God of the seasons
The Philippines is a tropical country found near the equator, it is capable of only 2 kinds of seasons per year, the dry season and the wet/rainy season. For ancient Visayans especially the Hiligaynon group, they believe that the changer of the seasons is a god named Pahulangkug. Pahulangkug is thought to be an industrious god who works all year round, making preparations for the dry season by rounding up the warm winds and directing them in all directions, taming the unruly storm clouds and storing them in his giant magical pots until rainy season comes around, and in rainy seasons, he would open his house in the heavens, letting all the cold winds out, releasing the storm clouds from their containers and accompany gods like Ribung Linti, notifying the people of impending rains to come. Some believe he is some sort of wind deity that accompanies the winds and other gods on their journey all over the land bringing rain, wind, and storms all over the island, for ancient Panay natives who crossed over to Negros and have adopted some of their religious beliefs, including their gods, they believe Pahulangkug also accompanies the harvest goddess Lalahon in her journey of ripening palay and other crops, bringing warm weather to the land during the dry season and keeping the storm clouds at bay. One could say, that Pahulangkug is the director of both the dry and the rainy season, and without his guidance and permission, a season cannot begin.
Pahulangkug is an important deities for farmers, as well as potters, because both the farming industy and the pottery-making business rely on good weather to be able to work. The farmers pray and offer some of their crops and animals to him so that he will grant them rain and make the rainy season start early in order for them to plant their precious rice in their fields, sow the seeds of their crops, allowing animals to graze, get fat and reproduce before the hunters come once more. He is important to potters,for they pray to him for a warm, dry season so that they can have much heat and sunlight to harden their wares. Pahulangkug is sometimes also seen as a guardian of growth, since humans undergoes a certain number of "seasons" ranging from infancy to childhood to adulthood to old age, and people would pray to him for not only good weather but also a long life. Life expectancy in the ancient days were low, and many people perish through natural calamities, wars, disease and pestilence and in worse cases, famine. People would hold special rituals, dances and ritualistic singing to appease Pahulangkug, seeking his blessing for the first raindrops of the rainy season, and this is important since most of the livelihood of the inland groups back in the olden days rely very much on the land, farming and hunting included, and thus the weather is very much important to them. They would also hold special feasts in the god's honor after a successful harvest or planting of rice, as thanksgiving for hearing their prayers.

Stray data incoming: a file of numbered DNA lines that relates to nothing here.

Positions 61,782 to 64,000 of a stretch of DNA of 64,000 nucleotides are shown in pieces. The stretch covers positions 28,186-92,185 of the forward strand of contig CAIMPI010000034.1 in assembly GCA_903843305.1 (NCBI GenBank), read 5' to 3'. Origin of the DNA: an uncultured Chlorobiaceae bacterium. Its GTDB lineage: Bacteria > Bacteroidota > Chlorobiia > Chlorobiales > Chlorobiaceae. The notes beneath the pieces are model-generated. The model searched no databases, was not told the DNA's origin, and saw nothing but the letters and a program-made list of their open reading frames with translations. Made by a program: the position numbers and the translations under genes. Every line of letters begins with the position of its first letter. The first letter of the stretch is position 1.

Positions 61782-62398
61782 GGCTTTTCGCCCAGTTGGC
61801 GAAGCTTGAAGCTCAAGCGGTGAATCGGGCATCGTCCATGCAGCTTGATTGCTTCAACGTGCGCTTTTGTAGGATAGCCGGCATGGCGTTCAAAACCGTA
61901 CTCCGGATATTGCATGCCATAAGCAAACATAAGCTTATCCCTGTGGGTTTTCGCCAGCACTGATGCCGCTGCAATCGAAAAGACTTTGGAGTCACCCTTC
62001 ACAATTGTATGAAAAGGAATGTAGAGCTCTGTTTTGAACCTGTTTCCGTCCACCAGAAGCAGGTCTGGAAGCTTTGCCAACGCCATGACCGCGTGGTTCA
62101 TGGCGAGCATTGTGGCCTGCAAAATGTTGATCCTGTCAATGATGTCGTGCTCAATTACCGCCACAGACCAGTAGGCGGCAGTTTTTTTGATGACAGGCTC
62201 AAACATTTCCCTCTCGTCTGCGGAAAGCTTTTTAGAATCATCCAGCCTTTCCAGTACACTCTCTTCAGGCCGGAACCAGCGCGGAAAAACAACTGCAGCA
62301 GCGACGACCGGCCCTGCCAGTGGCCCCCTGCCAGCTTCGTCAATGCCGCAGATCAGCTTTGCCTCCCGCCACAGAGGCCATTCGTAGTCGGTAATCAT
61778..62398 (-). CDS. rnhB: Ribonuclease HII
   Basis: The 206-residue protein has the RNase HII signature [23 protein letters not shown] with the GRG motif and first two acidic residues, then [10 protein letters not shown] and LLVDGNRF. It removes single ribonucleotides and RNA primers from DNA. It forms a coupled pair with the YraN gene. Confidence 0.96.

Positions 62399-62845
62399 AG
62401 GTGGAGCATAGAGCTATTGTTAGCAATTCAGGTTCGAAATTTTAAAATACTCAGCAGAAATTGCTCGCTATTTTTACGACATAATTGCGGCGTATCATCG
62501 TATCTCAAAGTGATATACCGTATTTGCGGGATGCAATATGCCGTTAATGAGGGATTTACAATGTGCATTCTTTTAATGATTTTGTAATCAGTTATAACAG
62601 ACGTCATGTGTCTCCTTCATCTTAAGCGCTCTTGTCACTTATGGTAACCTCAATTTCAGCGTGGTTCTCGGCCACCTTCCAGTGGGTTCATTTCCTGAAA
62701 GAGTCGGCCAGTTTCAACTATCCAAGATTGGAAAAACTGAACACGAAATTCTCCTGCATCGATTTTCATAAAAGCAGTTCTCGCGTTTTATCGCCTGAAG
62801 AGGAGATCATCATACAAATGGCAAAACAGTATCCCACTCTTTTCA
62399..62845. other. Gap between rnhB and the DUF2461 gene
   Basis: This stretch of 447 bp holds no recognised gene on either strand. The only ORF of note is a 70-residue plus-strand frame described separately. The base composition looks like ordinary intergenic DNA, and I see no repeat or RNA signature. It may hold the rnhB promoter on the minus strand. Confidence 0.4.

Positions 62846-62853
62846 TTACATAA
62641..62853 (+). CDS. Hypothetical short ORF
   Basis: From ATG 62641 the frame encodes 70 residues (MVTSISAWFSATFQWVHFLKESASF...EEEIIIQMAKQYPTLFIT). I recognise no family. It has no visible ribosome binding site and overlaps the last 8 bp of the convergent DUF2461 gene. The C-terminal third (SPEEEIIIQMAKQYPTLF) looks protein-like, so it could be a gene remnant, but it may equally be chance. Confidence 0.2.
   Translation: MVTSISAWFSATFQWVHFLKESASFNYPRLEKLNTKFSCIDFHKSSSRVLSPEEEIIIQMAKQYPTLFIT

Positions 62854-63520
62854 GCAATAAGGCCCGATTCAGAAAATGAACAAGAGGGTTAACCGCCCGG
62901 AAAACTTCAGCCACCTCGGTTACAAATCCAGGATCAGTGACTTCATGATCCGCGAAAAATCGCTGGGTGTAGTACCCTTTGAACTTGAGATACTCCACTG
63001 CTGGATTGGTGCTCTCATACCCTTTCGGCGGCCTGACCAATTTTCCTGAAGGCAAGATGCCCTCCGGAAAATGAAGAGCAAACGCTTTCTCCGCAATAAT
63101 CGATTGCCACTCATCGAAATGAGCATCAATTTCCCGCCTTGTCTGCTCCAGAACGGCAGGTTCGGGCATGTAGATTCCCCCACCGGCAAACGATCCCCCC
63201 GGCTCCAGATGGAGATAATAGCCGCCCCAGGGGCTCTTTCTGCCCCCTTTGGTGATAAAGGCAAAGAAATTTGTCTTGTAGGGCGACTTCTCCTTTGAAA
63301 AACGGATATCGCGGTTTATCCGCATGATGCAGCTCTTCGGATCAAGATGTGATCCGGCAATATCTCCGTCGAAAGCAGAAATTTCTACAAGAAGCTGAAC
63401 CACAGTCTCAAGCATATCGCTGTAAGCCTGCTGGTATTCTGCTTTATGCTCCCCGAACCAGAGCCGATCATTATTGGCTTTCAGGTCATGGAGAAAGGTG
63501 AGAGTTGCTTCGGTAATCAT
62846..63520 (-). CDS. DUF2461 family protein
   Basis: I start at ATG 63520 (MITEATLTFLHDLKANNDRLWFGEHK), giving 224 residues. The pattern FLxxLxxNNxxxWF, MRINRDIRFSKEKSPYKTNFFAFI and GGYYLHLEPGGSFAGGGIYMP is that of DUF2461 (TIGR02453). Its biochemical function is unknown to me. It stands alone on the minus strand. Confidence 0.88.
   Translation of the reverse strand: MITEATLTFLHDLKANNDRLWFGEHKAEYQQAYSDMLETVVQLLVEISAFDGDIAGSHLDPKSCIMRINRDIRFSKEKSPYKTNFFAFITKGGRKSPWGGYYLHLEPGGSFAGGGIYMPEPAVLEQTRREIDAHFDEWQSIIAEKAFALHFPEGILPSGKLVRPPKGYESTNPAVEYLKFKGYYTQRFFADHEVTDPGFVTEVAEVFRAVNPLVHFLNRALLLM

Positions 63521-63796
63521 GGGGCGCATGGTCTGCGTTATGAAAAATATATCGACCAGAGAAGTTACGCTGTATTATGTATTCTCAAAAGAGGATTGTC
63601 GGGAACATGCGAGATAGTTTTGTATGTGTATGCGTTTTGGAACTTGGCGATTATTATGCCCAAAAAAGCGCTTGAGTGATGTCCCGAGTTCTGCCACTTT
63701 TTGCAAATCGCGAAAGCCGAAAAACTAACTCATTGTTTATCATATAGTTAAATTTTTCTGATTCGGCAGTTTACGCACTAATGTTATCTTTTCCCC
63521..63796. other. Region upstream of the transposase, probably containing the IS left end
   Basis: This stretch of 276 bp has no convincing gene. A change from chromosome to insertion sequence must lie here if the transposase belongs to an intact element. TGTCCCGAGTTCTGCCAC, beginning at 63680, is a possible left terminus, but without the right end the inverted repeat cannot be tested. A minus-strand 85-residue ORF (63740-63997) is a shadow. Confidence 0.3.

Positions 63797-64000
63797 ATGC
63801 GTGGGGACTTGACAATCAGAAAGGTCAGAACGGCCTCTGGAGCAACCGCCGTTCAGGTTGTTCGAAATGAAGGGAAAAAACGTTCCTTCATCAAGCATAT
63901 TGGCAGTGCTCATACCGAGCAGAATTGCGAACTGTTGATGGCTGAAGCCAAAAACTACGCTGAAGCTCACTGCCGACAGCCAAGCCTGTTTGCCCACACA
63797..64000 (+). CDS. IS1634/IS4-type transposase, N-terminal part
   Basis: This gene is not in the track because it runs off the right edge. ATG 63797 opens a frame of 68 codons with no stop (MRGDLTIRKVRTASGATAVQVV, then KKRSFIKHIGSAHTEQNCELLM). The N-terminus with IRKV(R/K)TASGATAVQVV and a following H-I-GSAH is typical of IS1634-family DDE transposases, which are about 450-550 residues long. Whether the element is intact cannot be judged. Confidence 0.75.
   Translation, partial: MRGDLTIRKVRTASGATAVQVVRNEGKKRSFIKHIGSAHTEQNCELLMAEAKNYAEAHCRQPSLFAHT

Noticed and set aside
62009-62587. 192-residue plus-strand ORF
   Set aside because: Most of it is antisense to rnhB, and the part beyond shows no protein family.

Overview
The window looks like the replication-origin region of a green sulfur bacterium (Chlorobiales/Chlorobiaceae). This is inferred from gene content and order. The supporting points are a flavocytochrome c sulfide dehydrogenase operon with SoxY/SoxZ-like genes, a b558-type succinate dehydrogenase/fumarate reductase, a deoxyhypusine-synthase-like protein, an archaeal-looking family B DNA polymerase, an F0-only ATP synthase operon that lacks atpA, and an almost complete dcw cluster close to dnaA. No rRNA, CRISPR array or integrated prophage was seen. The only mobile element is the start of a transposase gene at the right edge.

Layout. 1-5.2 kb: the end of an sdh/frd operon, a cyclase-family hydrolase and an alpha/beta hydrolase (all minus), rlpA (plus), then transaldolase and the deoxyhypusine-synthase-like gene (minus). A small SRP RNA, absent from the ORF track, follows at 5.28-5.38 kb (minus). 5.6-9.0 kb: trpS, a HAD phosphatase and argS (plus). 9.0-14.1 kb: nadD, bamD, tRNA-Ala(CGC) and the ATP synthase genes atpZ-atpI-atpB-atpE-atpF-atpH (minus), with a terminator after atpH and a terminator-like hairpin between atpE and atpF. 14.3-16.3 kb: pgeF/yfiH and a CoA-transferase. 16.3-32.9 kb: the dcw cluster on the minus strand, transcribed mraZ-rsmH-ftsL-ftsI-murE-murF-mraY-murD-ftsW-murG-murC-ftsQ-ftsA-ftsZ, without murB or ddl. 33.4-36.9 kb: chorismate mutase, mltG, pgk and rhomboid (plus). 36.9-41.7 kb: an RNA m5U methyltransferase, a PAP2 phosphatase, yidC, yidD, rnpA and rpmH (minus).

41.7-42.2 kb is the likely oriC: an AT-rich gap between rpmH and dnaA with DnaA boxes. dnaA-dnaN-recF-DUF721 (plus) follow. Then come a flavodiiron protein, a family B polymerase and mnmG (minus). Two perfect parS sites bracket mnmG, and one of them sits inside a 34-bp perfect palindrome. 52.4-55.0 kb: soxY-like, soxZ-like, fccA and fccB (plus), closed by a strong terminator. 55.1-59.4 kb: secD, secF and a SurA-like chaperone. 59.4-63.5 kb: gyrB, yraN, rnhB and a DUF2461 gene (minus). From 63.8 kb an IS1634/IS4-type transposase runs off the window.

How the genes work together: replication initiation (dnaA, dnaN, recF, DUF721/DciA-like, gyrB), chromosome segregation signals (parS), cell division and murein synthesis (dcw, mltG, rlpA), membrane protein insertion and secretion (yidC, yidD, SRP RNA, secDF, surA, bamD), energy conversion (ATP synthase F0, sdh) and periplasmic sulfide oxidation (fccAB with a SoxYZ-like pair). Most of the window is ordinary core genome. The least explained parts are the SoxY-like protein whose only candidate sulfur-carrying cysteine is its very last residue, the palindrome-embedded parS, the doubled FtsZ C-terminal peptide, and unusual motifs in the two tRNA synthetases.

However, the introduction of Christianity that came with the Spaniards made the people forget their beloved Pahulangkug, although some ethnic groups kept their practices and veneration for him intact, most Hiligaynon islanders all over the Philippines replaced his rituals, with Catholic observances like going to mass, remembering feast day of saints, devotion to the Blessed Virgin and Christ and observing Catholic traditions like Lent and other Holy Days of the calendar. When the calendar was finally introduced, the popularity of Pahulangkug decreased even more, since now the people have a clearer idea how and when seasons would come and go. But Pahulangkug's legacy as the god of seasons, still remains in the few ethnic groups that remain untouched by foreign customs deep in the mountains of Panay, still praying to bless them with seasonal bounty.
|Mapulon, The Tagalog counterpart of Pahulangkug, god of seasons|